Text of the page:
July 3, 2010
As the World Cup nears the final championship game, did Twitter miss an opportunity to kick the winning goal for the messaging service?Over the past month, the world has tuned in to watch their favorite teams compete in the World Cup (I am a fan of the German team). All of the social media services are attempting to capitalize on the event. Some services are using advertising to drive revenue and others are partnering with brands for co-branded World Cup news and information portals.
Marketing platform Twitter announced that the service has continued to grow in the number of messages (i.e. tweets) sent during World Cup games. While we don't know how many of these messages are sent through twitter.com and how many are sent through Twitter's third-party clients (e.g. Seesmic, Tweetdeck, etc.), it's clear that the service has been very popular with soccer fans. Twitter created a World Cup section which aggregates messages around each game, country and the tournament in general. The section features content when a user posts a message using a tag that references one of the teams and/or games. Interestingly as I browsed around the section over the past few days, many of the messages are spam. I believe Twitter missed a golden opportunity to show how strong the service is as a marketing platform. The World Cup section should have been amazingly rich in content...instead it's just a stream of content that, in general, will be mostly the same message over and over (e.g. goal, bad ref calls). Twitter should have worked to create a robust portal which combined messages from Twitter plus additional news, scores, game updates and live streaming video. There are a large number of partners Twitter could have worked with including CNN/MSNBC for news and ESPN for game updates. In addition, ESPN is streaming all of the games on their ESPN3 brand and these games should have been streamed within the Twitter World Cup portal. The portal could have been sponsored by a number of brands which would have driven revenue directly to Twitter's bottom line. I understand that Twitter is trying to stay away from traditional online advertising as a revenue source but this portal would have been the perfect place for brand integration -- even if that integration was in non-traditional online advertising. The portal would have provided Twitter with a simple way to display the flexibility of the service and to increase user engagement. If Twitter wants to continue to grow, the team will have to realize that the service is a marketing platform and nothing more. By embracing this concept, they will increase their ability to generate revenue and grow their userbase. And Twitter isn't alone...third-party client services including Seesmic, Tweetdeck and Brizzly also missed the same opportunity to create a specific client for the World Cup. Let's hope that both Twitter and the client tools will learn and create rich, engaging portal sites for future events.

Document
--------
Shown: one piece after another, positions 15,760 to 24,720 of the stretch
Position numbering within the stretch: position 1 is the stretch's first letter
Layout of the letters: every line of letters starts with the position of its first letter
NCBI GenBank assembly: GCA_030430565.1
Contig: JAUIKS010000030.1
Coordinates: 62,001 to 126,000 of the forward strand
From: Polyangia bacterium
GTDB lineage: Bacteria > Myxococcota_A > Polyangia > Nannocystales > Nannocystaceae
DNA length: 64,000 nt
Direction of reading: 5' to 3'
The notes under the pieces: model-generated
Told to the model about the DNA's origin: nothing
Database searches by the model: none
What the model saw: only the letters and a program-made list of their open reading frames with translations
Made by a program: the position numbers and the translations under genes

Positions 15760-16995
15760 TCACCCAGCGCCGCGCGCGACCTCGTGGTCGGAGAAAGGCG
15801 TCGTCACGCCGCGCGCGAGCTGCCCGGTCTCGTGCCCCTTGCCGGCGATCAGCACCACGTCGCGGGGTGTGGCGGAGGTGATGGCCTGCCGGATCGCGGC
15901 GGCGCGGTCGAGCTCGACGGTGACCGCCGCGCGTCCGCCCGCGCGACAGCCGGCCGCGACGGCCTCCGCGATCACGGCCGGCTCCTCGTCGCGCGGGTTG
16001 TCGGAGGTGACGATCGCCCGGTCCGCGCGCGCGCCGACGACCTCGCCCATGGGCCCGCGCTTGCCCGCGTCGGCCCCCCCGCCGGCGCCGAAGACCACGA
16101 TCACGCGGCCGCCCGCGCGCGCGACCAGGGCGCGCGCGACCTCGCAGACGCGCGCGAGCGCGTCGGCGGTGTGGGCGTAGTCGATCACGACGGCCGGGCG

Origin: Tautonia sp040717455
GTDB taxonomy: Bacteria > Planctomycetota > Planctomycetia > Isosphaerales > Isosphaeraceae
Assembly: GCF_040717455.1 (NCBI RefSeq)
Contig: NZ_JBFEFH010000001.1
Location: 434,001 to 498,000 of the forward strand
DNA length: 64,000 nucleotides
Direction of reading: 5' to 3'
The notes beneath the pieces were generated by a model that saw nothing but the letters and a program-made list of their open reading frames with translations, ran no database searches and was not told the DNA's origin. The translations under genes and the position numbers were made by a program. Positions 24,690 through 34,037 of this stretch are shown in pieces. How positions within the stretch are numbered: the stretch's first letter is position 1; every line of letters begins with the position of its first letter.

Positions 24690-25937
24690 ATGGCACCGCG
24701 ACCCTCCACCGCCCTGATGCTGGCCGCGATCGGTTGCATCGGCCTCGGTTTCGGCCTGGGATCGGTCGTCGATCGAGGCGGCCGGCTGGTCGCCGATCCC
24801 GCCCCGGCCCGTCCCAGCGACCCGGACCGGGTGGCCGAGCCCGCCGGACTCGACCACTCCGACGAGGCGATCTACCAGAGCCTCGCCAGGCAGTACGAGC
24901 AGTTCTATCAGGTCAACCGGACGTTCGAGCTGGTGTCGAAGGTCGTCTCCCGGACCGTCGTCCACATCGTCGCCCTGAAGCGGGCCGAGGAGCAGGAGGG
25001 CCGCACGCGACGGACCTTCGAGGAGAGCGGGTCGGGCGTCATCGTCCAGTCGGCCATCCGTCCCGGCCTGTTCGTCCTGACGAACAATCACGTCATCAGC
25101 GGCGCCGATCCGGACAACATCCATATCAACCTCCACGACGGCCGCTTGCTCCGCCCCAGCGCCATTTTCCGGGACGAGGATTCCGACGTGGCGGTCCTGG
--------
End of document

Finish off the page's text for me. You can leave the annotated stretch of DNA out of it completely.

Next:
About the Author(s)
You May Also Like